It was soon found that these could be modified with additional clutch packs for even better performance, but the locking action was a bit brutal on axleshafts. Military vehicles, such as the Mighty Mite had the Dana housing with Power Locks, so we would scrounge the military surplus places for low-cost units. However, these were all model 27 units, so we had to do some machine work on the carrier bearing journals to make them fit in a model 25.
Naturally, there was the old standby of using a "Lincoln Locker." This involved either welding up the teeth of the spider gears or welding them to the carrier. Some guys still do it today. While not a recommended practice back then or now, it did offer a solution to traction, and it was tough on axleshafts and tires. Sometimes it would cause the carrier case to break in half where the cross pin went through.
Detroit Lockers showed up for the Ford 9-inch in 1969 having been used for many years in large commercial trucks. A few years later, the Dana rearends got Detroits too. The first ones were quite harsh in operation and made a heck of a lot of noise when one axle would have to release when turning a corner. It wasn't hard to pull a prank and convince unknowing people that I surely had broken something in the rearend, and they had to get out and push my Jeep!
In 1973 Warn came out with its own locking differential and called it the Warn Positrac. This was of a roller clutch design, actually similar to the early Lock-O-Matic hubs. It was short lived, and I never actually saw one in operation.
The Gleason-Torsen differentials were also available. They used a binding gear principle and they actually worked darn good--they were very similar to the True Track of today. I once did a test where I put one rear tire on a set of rollers and the other on cement with the Jeep pushing up against a steel post. It would actually smoke the tire on the cement and just slowly turn the one on the rollers! Unlike the Detroit Locker, it didn't have sudden unloading characteristics that led to lane changes on icy roads. High manufacturing costs and production problems pulled it off the market for Jeeps anyway, but it's now making a comeback in certain high-performance vehicles, Indy cars, as well as being used in some Hummers.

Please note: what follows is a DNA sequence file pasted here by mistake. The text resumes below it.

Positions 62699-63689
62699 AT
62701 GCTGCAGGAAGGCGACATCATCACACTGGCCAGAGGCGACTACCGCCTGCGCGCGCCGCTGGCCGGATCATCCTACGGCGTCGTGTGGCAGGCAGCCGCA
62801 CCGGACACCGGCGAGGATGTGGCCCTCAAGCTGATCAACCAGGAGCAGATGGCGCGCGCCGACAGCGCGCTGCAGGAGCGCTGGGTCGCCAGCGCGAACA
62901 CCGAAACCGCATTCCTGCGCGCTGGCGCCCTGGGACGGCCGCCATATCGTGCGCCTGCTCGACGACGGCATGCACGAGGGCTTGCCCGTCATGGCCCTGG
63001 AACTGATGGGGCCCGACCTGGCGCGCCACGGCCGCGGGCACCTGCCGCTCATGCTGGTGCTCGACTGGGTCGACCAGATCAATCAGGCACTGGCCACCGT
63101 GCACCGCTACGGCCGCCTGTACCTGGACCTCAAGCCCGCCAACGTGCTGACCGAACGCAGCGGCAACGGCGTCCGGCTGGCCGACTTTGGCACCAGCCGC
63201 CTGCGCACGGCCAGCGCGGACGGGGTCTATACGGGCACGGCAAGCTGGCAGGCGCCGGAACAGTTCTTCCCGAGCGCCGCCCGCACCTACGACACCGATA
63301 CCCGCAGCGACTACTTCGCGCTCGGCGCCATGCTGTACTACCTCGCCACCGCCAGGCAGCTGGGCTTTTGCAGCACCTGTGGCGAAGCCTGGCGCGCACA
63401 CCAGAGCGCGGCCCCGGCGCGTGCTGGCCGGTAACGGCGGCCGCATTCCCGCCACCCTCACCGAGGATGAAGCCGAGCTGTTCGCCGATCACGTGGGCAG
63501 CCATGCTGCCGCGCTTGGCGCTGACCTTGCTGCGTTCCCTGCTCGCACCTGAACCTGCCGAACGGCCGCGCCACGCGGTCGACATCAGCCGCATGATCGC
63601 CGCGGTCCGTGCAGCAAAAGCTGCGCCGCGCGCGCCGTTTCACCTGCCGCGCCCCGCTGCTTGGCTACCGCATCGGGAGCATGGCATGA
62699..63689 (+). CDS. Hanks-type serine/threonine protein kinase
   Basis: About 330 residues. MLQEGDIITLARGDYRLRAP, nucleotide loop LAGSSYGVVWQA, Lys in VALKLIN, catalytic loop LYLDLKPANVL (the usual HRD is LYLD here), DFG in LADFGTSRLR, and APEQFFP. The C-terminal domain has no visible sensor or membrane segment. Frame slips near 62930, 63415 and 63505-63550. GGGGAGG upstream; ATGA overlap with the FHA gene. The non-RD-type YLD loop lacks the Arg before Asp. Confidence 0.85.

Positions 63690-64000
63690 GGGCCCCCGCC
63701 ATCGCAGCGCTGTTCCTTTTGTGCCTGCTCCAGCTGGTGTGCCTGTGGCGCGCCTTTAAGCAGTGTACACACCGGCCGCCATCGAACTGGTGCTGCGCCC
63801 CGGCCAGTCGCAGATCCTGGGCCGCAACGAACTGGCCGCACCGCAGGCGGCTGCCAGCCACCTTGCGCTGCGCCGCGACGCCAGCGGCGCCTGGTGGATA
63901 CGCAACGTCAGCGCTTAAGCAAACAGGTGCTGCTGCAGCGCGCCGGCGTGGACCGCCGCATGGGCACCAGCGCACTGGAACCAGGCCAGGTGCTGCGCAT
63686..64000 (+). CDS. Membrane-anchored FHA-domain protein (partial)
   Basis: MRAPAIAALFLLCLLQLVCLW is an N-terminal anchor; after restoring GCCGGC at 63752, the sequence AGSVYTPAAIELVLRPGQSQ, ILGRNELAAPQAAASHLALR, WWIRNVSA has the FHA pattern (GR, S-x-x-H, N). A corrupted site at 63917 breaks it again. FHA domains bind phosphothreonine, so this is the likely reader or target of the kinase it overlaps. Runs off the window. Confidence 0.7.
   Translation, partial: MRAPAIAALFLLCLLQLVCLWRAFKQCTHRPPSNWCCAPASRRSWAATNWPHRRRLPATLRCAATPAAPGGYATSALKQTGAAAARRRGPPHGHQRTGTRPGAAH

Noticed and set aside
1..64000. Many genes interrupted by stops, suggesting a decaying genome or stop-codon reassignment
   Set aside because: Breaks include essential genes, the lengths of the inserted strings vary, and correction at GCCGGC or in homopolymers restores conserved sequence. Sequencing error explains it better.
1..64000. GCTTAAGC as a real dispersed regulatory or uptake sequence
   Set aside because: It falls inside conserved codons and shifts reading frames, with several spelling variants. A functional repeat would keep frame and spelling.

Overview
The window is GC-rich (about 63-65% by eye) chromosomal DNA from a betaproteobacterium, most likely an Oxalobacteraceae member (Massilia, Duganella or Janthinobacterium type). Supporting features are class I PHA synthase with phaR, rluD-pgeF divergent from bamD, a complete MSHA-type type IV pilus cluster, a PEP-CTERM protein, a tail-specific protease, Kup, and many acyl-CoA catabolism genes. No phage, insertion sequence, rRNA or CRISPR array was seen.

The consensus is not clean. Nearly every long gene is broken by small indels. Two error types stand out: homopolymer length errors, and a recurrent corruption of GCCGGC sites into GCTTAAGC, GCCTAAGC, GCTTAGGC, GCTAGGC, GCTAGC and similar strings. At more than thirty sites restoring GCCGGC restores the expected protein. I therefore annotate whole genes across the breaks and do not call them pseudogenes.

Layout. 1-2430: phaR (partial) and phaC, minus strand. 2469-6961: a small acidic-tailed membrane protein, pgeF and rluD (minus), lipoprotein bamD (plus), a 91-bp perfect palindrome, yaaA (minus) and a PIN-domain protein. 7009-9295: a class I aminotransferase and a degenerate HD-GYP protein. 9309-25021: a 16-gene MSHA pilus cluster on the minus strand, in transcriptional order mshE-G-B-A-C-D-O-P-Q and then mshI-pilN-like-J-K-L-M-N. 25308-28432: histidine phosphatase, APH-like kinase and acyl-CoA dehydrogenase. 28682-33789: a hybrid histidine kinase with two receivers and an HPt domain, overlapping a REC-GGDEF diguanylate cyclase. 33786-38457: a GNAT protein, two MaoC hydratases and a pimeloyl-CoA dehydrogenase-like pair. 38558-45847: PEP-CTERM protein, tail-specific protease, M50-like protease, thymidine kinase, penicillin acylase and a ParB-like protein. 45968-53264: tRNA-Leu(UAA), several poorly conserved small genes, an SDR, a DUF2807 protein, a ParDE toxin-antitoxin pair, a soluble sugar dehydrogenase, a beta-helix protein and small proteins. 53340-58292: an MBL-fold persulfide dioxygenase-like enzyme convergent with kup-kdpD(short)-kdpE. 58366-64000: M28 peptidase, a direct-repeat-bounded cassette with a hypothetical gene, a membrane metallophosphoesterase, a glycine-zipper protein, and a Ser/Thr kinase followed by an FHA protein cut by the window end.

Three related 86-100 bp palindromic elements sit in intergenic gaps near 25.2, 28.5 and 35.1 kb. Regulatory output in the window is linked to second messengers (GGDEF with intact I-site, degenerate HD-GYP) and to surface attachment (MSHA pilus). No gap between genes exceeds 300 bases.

I was getting fairly good at setting up rearends. But as anyone who has worked on a Dana axle knows, it's a pain to press the bearings on and off during a gear setup. Especially when you're using a piece of pipe and big hammer or a mechanical screw jack and the vehicle's weight as a press. It seemed that about half of the time I would destroy a bearing when pulling it back off to change the shims. It must have been in the late '60s or early '70s that we got smart and honed out the center of a set of bearings to use for setup. It took time to hone them out, but it was well worth it. Being able to slip the bearings on and off by hand became a real handy set-up tool. Once you got the proper preload, backlash, and gear pattern, the set-up bearings were replaced with new bearings. It was years before I ever got a housing spreader, so I relied on a couple of big pry bars to remove the differentials and installed them with a big hard-rubber hammer.
Locking hubs? The first ones were made in 1948 by Warn and were nothing more than bolt-on flanges that supported the end of the outer axle but had no coupling splines. I had a set of these and what a pain. I would have to unbolt the Warn hubs and bolt on the drive flanges every time I anticipated using four-wheel drive. It didn't take me too many times of doing this before the fun went out of it, and I bought a set of real Warn lock-out hubs. There were other makes of hubs too, such as the Dualmatic and Cutlass. Sears even got on the wagon with their Powr-matic locking hubs.
The early Warn designs used multiple pins that were pushed into a housing. Several other manufacturers used two cams that, when rotated--either by a separate tool or built-in levers--locked an inner-splined center to the housing, engaging the axle. There was never any question as to which hub was the better one, both in ease of operation and strength.
I am still scrounging parts to build my own axle housings, but I use aftermarket parts to finish the job. In fact, my present flatfender Jeep has a 60 rearend made out of a free frontend from a wrecked Ford F-350 truck. The frontend of the Jeep is out of an International truck. Yes, now one can buy complete custom-built axles from brake to brake from numerous sources, and they are much better than anything I could build. But then there is the cost factor!